A very recent debate has surfaced among the computer bigwigs about the sustainability of the PC market and continuance of the PCs among the users. For more than last three decades, PCs have becomes the first assistants for people in every walk of life. Just in a year, PC sale has dropped so drastically that the market dynamics has completely shaken the very existence of PCs.
Is it because personal computing is gaining a whole new definition?
Is it truly the end of the era of PC ?
Let us see some of the prominent discussion points for which you may think for a while, if indeed the death of the PC is now a certainty.
Era of PC Maybe All but Over
The Need for Fast Processors is an Obsolete Concept Now
The need of a dedicated, fast running processor is not the requirement of the time. For the past one and a half decade, technology is rapidly changing and Internet, Virtualization, and Cloud Computing are bringing in unique innovations to the market place. With this new and improved set up, standalone PCs have, long since, lost their significance. Technology is now easily accessible with minimum system requirements and cost of ownership, apparently eliminating the need of a fastest processor and hence, a PC.
The mid of the last decade (ideally from 2003 to 2007) saw the most innovative and evolving PC technology, with old as well as new market players introducing state of the art technology and hardware. Gradually, they shifted their focus towards other technologies causing a remarkable halt in the PC growth. The major setback came when Intel made up its mind to quit desktop motherboard manufacturing. Today solely three companies, Asus, Gigabyte, and ECs are operating in this segment. This market withdrawal definitely has impacted PC manufacturing and associated hardware manufacturing, ultimately causing slower PC sales.
Failure of Netbooks and Ultrabooks
Netbooks and Ultrabooks, two of Intel’s initiatives also suffered major failure in the market. This somehow has affected its almighty status in the hardware ecosystem, directly or indirectly indicating that consumers have started breaking the concept of getting adapted to the choices made available to them. The fading dominance of Intel and failure to bring in innovation is supposed to be a major cause of PCs performance.
Mobile Devices are Ruling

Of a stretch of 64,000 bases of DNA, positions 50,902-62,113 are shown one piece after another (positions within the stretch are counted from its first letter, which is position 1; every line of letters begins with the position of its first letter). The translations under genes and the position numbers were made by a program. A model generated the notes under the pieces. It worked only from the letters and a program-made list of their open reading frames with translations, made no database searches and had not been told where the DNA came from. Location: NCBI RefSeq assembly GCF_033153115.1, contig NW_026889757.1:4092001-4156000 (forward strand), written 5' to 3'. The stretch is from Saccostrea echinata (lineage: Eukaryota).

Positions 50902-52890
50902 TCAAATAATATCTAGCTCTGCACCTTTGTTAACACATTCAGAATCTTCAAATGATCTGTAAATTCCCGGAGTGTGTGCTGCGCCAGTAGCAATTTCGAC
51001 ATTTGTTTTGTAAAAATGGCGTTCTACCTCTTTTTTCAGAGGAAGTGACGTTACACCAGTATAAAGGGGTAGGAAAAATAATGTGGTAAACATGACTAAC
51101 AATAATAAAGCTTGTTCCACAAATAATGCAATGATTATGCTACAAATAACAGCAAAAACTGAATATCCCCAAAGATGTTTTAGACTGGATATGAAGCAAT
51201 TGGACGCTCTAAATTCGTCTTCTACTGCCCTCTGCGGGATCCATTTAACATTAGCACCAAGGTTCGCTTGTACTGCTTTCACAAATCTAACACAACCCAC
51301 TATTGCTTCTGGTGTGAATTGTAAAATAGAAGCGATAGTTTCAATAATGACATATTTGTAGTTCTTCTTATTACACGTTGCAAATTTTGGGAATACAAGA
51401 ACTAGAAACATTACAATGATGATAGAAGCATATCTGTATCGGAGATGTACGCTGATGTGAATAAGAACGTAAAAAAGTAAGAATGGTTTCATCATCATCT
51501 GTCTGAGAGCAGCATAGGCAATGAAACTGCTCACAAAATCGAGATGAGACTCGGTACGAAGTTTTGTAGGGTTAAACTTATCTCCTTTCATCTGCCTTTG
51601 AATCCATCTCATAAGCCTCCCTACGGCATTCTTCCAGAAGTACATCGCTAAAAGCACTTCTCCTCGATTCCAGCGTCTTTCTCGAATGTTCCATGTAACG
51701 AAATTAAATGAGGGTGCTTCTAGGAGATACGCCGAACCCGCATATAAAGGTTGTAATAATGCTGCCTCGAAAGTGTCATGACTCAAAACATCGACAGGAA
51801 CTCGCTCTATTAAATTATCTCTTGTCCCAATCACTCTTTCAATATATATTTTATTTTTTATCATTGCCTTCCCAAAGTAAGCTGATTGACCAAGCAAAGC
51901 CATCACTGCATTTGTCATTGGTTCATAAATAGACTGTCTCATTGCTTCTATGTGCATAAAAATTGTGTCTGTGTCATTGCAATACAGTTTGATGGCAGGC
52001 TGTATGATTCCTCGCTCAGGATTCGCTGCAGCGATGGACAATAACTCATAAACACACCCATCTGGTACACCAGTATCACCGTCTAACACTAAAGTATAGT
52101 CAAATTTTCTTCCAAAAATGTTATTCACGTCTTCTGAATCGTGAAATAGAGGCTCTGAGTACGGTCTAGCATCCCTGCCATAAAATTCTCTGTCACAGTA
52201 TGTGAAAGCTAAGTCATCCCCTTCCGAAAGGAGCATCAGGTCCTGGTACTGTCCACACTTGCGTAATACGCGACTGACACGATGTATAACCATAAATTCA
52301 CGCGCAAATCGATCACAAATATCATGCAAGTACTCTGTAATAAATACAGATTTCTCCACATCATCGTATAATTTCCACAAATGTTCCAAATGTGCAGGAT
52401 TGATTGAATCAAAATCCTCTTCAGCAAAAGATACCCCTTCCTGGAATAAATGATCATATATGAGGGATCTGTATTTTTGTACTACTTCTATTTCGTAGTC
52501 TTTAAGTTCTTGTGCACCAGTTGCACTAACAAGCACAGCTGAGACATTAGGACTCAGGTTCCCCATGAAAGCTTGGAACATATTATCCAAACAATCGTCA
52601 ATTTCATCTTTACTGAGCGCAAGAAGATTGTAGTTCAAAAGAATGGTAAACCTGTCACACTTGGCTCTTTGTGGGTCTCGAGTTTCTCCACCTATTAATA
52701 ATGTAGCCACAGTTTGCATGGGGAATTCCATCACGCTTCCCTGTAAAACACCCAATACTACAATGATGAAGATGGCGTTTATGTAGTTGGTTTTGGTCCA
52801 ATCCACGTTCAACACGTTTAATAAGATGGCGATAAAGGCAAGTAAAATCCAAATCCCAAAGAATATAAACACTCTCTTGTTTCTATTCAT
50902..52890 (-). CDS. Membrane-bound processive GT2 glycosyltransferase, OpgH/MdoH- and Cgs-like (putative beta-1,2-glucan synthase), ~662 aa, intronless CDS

In the post-PC era, the definition of personal computing is changing rapidly. With the size of the computers getting smaller and smaller every day, more alternatives, in the form of, mobile devices, are emerging. People can easily carry their world in their smartphones, tablets, palmtops, e-pads etc. So, who needs a PC to get the common document or spreadsheet like functions? The tremendous sale forecast of mobile devices is going to eat up the PC market share.
BYOD has an Effect
People’s work and working style are changing. The incorporation of Bring Your Own Device (BYOD) to work is majorly reducing the dependency on PCs. Employees prefer to carry their work to home for a suitable work-life balance and be more productive. Imagine what big hit the PC market would face, if most of the companies adopt the BYOD culture.
It is impossible to imagine that almost half a century old legacy of PC is in utter threat. The practicality of PC survival will importantly depend on its key players and their further moves.
Paul Salmon says
This “PC is dying” has been gaining speed recently, but the fact is, there may be less PCs being sold, but they can never be replaced entirely by mobile devices. Here are a number of reasons why:
1. PCs have more compatibility than any device. They can connect to thousands of hardware devices through USB/Firewire, bluetooth or through a network.
2. No company that values it’s data – think financial or client-based – will ever trust a BYOD – ever. If my bank did so, I would drop them quickly. Why? Mobile devices have no security except a PIN number (that can be cracked easily). Many companies now encrypt laptop hard drives to prevent client data from being stolen.
3. I have yet to see a mobile device that can handle multiple HD monitors at the same time. Ask any video/photo editor how they enjoy using multiple monitors, and the fact that you can buy a desktop and multiple monitors for less than some tablets.
4. Most desktops or laptops sold today can last easily 5 years or more for the average user. I am using a laptop that is over 7 years old and it can do everything the average user needs (e-mail and Internet).
5. In addition to point 4, tablets and mobile devices are where PCs were 10-15 years ago – they need to be upgraded every 2-3 years, or they start to show their age. I know someone that has an iPhone 3S who says is starting to get slow with some apps.
6. Gamers, video and photos editors will always drive the PC market as PCs are the only machines that can provide enough power, memory, and local storage needed for their activities. There aren’t too many mobile devices that have terabytes of storage, 4-8 core 3GHz processors and 24-32 GB of memory.
The PC won’t be going away anytime soon as they will continue to lead the way interms of processing power that is needed by specific individuals. Mobile devices, such as tablets, have their place but there may come a time when people start getting sick of having to spend hundreds of dollars on a device that needs to be upgrade more often than a similar PC/laptop.
Pitt Goumas says
The term PC should not even be in the dictionary anymore =)